# Explanation of the product rule for limits.

The following proof of the product rule for limits was given in my analysis class, and seems to be the standard proof for this property. However, could someone explain why (3) is necessary? I am having a hard time understanding why that is needed, why aren't (1) and (2) sufficient without (3)? Thanks in advance!

Let 𝑓 and 𝑔 be real functions with $$\lim_{x\to 0}$$ 𝑓(𝑥) = 𝐹 and $$\lim_{x\to0}$$ 𝑔(𝑥) = 𝐺. Then the $$\lim_{x\to 0}$$𝑓(𝑥)𝑔(𝑥) exists and equals 𝐹𝐺.

Let 𝜀 > 0.

Then, there exists $$𝛿_1$$, $$𝛿_2$$, $$𝛿_3$$ such that

|𝑓(𝑥)−𝐹| < $$𝜀_2$$(1+|𝐺|) when 0 < |𝑥−$$𝑥_0$$| < $$𝛿_1$$ (1)

|𝑔(𝑥)−𝐺| < $$𝜀_2$$(1+|𝐹|) when 0 < |𝑥−$$𝑥_0$$| < $$𝛿_2$$ (2)

|𝑔(𝑥)−𝐺| < 1 when 0 < |𝑥−$$𝑥_0$$| < $$𝛿_3$$ (3)

According to the condition (3) we see that

|𝑔(𝑥)| = |𝑔(𝑥)−𝐺+𝐺| ≦ |𝑔(𝑥)−𝐺|+|𝐺| < 1+|𝐺| when 0 < |𝑥−$$𝑥_0$$| < $$𝛿_3$$.

Supposing then that, 0 < |𝑥 − $$𝑥_0$$| < min{$$𝛿_1$$,$$𝛿_2$$,$$𝛿_3$$}, and using (1) and (2)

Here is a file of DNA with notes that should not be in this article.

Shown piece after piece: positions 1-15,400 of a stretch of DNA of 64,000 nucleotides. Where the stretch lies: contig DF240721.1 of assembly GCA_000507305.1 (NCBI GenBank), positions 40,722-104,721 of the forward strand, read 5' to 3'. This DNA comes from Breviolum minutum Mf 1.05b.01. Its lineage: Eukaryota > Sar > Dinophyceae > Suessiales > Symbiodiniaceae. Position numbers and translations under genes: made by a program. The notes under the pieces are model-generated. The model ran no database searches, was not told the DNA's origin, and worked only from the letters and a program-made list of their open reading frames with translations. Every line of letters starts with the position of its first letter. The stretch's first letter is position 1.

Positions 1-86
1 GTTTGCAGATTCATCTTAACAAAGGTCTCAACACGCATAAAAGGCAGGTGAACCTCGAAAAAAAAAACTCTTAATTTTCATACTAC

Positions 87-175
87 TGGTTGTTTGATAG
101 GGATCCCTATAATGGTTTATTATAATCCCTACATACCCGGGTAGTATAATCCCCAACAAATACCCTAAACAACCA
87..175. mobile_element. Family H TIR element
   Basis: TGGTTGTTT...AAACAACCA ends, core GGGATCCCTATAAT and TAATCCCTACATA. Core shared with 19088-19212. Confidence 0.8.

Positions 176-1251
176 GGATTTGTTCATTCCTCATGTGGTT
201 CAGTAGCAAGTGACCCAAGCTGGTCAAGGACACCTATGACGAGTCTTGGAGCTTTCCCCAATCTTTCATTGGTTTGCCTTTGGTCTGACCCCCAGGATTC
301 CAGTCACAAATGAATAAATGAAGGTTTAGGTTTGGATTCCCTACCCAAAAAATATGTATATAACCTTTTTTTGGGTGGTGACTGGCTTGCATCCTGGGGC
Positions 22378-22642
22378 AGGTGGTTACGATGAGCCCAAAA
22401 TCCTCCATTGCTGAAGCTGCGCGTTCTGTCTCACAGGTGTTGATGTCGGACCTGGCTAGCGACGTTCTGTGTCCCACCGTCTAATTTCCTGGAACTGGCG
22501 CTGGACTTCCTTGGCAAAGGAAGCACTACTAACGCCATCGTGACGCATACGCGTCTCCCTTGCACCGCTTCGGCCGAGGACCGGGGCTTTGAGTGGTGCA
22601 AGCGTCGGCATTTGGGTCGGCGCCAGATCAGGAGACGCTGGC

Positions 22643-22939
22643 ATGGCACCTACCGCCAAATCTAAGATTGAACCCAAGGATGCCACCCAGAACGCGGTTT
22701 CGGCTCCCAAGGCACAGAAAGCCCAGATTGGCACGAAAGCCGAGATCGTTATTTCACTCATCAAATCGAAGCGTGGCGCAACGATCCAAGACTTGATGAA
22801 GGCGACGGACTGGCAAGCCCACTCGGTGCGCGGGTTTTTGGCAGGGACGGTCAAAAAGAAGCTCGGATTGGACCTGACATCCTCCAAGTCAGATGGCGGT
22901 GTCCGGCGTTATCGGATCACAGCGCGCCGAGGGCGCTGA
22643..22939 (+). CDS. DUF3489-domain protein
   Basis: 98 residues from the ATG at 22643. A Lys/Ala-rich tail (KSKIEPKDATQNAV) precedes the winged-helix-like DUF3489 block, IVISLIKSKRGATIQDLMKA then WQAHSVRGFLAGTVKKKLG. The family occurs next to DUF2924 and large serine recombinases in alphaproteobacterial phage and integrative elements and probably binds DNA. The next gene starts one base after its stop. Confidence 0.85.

Then

|𝑓(𝑥)𝑔(𝑥)−𝐹𝐺| = |𝑓(𝑥)𝑔(𝑥)−𝐹𝑔(𝑥)+𝐹𝑔(𝑥)−𝐹𝐺|

≦ |𝑓(𝑥)𝑔(𝑥)−𝐹𝑔(𝑥)|+|𝐹𝑔(𝑥)−𝐹𝐺|

= |𝑔(𝑥)|⋅|𝑓(𝑥)−𝐹|+|𝐹|⋅|𝑔(𝑥)−𝐺|

< (1+|𝐺|) $$𝜀_2$$ (1+|𝐺|)+(1+|𝐹|) $$𝜀_2$$ (1+|𝐹|) = 𝜀

• Your question is not clearly visible on Firefox on Android. Please use mathjax properly. – Paramanand Singh Nov 22 '19 at 3:35

I think there are some typos in your proof. You have $$|g(x)|<1+|G|$$, and you want to have the bounds $$|f(x)-F|<\epsilon /2(1+|G|)$$ and $$|g(x)-G|<\epsilon /2(1+|F|)$$, then \begin{align*} |f(x)g(x)-FG|&=|f(x)g(x)-Fg(x)+Fg(x)-FG|\\ &\leqslant |f(x)g(x)-Fg(x)|+|Fg(x)-FG|\\ &=|g(x)||f(x)-F|+|F||g(x)-G|\\ &\leqslant (1+|G|)\frac{\epsilon }{2(1+|G|)}+|F|\frac{\epsilon }{2(1+|F|)}\\ &\leqslant\epsilon \end{align*} when $$0<|x|<\delta$$ for suitable $$\delta >0$$ (note that $$x_0=0$$ in your example). In your proof $$(3)$$ is needed to set the bound $$|g(x)|<1+|G|$$.